After the electrical stimulus is administered during ECT, a short period of bradycardia occurs, which then converts to tachycardia during the seizure. Prior to anesthesia, administration of anticholinergics (eg, atropine, glycopyrrolate) can reduce the risk of vagally mediated bradyarrhythmias or asystole [1] and minimize oral and respiratory secretions. [9]

Anticholinergics may be especially useful for patients taking beta-adrenergic receptor blockers. [1, 9] Due to lack of an evidence base in moderating the cardiovascular effects of ECT, however, not all clinicians routinely use anticholinergics. [1]

Anticholinergics can increase preexisting tachycardia and can cause constipation, fecal impaction, and urinary retention. [1]

Neuromuscular Blocking

Neuromuscular blockers are administered to prevent bone fractures and physical injury related to motor activity during the seizure that occurs with electroconvulsive therapy. [9, 11, 12] This is especially important if the patient has osteoporosis or a history of spinal injury; [11, 12] in these cases, complete relaxation may be indicated. [1]

Anesthesia support is needed for administration of neuromuscular blocking agents. The preferred neuromuscular blocker is succinylcholine, a depolarizing drug. [1] Atracurium, mivacurium, rocuronium, and rapacuronium are alternatives to succinylcholine. [1]

A nondepolarizing muscle relaxant may be indicated in patients with pseudocholinesterase deficiency, hypercalcemia, severe neuromuscular disease, severe osteoporosis, or a personal or family history of malignant hyperthermia. [1]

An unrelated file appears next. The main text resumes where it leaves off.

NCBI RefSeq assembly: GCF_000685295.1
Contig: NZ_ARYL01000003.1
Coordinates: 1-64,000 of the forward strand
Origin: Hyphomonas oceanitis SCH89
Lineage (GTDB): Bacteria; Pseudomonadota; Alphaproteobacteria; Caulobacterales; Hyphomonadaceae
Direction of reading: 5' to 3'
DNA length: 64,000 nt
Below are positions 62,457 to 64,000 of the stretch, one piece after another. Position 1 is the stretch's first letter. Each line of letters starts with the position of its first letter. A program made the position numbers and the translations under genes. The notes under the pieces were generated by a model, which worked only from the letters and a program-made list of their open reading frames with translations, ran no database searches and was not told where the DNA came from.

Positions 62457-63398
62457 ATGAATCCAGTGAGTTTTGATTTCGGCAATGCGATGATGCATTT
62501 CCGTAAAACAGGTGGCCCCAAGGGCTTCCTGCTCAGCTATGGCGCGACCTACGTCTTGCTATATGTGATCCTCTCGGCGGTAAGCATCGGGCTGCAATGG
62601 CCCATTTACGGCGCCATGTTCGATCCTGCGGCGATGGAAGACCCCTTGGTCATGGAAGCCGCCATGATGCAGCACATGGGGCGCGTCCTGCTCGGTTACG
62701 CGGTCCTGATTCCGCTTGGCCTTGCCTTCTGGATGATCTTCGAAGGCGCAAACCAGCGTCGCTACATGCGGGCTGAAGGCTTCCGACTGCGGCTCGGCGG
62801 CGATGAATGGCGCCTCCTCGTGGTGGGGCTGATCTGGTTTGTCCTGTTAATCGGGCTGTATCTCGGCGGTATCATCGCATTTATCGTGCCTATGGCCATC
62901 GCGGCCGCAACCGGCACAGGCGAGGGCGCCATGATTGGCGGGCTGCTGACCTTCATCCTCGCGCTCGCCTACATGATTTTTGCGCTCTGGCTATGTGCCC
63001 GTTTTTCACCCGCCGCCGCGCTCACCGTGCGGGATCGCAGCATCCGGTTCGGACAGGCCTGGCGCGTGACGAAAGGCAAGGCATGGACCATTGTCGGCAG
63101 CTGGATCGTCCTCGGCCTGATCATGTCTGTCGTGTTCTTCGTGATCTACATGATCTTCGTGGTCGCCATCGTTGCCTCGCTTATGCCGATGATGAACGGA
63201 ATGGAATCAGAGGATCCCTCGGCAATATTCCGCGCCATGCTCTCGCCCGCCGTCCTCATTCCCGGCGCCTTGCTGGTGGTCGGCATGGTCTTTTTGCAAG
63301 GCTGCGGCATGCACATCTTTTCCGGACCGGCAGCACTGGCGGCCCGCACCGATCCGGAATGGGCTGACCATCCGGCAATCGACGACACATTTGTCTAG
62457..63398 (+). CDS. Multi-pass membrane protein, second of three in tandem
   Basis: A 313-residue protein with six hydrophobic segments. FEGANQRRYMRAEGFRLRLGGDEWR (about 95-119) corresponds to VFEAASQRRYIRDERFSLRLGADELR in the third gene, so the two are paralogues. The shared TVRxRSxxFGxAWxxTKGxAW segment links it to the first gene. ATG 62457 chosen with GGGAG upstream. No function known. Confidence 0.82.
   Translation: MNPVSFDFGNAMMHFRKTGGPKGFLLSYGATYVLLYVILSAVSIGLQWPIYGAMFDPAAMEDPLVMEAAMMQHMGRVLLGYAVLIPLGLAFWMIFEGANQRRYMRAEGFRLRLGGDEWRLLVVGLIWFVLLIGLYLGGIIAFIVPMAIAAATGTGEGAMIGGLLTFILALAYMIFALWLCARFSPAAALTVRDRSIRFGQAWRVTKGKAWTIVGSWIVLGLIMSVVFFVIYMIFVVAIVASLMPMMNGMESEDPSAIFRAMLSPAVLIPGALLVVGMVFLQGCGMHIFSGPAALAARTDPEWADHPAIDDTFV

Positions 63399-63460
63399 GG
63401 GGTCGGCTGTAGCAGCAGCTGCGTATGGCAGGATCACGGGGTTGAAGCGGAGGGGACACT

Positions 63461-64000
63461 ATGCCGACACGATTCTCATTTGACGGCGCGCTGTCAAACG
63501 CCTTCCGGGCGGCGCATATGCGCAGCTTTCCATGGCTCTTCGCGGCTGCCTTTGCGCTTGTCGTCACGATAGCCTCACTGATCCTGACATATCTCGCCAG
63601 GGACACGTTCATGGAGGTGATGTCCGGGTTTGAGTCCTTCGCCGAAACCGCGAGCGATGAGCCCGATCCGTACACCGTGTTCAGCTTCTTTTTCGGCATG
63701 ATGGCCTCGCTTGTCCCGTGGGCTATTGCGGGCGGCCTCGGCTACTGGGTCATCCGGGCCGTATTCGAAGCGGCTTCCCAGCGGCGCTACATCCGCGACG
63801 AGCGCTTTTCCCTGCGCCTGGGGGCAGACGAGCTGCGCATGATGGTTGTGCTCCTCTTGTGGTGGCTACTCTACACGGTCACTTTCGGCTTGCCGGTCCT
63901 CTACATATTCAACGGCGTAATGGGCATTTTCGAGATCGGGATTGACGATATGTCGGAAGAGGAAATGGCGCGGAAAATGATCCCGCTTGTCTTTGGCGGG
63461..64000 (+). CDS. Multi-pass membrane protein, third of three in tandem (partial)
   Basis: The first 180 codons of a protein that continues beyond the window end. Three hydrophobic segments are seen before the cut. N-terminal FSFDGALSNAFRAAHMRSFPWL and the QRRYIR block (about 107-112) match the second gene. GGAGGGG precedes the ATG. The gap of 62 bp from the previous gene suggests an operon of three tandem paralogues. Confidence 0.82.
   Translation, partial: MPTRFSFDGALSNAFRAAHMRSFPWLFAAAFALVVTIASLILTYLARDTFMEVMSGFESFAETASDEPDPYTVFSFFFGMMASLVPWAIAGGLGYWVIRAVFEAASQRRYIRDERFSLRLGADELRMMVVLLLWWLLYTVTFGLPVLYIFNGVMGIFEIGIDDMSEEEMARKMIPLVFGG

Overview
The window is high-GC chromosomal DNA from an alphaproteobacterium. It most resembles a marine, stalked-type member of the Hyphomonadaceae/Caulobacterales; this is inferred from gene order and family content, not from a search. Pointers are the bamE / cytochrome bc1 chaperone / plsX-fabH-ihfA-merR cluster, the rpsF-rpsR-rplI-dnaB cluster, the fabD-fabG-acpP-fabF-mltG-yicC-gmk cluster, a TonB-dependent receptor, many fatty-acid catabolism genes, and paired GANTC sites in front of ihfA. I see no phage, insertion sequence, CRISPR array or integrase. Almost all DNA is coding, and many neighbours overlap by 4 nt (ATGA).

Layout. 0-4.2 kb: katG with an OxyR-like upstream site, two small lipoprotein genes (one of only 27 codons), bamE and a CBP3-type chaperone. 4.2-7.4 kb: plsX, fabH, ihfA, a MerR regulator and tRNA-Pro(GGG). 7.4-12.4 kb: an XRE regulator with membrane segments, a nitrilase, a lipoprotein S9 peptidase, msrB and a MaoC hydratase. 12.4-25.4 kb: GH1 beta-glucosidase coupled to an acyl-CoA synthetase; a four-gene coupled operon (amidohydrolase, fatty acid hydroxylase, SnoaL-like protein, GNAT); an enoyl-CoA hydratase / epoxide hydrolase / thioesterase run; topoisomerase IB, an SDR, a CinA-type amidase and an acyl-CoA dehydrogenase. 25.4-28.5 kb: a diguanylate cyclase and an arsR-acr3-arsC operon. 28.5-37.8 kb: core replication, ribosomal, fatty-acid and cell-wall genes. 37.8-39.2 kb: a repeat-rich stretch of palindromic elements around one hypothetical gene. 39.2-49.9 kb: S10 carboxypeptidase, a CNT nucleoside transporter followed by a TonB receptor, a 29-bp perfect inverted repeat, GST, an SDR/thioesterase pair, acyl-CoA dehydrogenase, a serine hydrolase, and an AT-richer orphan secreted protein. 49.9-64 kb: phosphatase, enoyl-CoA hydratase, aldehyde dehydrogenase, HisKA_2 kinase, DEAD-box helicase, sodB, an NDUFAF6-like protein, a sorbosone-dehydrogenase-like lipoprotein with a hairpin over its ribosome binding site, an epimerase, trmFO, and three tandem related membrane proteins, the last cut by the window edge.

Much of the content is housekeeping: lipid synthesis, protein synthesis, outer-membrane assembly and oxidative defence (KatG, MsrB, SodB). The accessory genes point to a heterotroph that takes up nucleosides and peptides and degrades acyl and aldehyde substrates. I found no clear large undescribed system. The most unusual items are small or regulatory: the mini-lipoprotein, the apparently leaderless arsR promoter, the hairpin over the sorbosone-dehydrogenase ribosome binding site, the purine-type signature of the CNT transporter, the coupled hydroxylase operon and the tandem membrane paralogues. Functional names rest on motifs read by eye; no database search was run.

Prior to electrical stimulation, the sufficiency of muscle relaxation is determined by the reduction or loss of knee, ankle, or plantar withdrawal reflexes; loss of muscle tone; the reduction or failure to respond to a nerve stimulator; or any combination of these factors. [1]

Pretreatment Evaluation

No routine pretreatment evaluation for patients undergoing ECT is established. A collaborative approach between the ECT psychiatrist, medical consultants, and anesthesia provider is a more meaningful and inclusive method than simply asking for clearance. [46]

A pre-ECT evaluation should include the following components [1, 9, 11, 12, 44, 47, 46] :

  • A thorough psychiatric history and examination, including history of response to ECT and other treatments
  • A medical history and examination, with special attention to cardiovascular, pulmonary, neurological, and musculoskeletal systems
  • A history of dental problems and examination for loose or missing teeth
  • A history of personal and family experiences with anesthesia
  • A cognitive assessment (at minimum, evaluation of orientation and memory)

Though no routine set of laboratory tests for patients before undergoing ECT has been established, commonly ordered tests prior to initiation of ECT include the following:

  • Complete blood count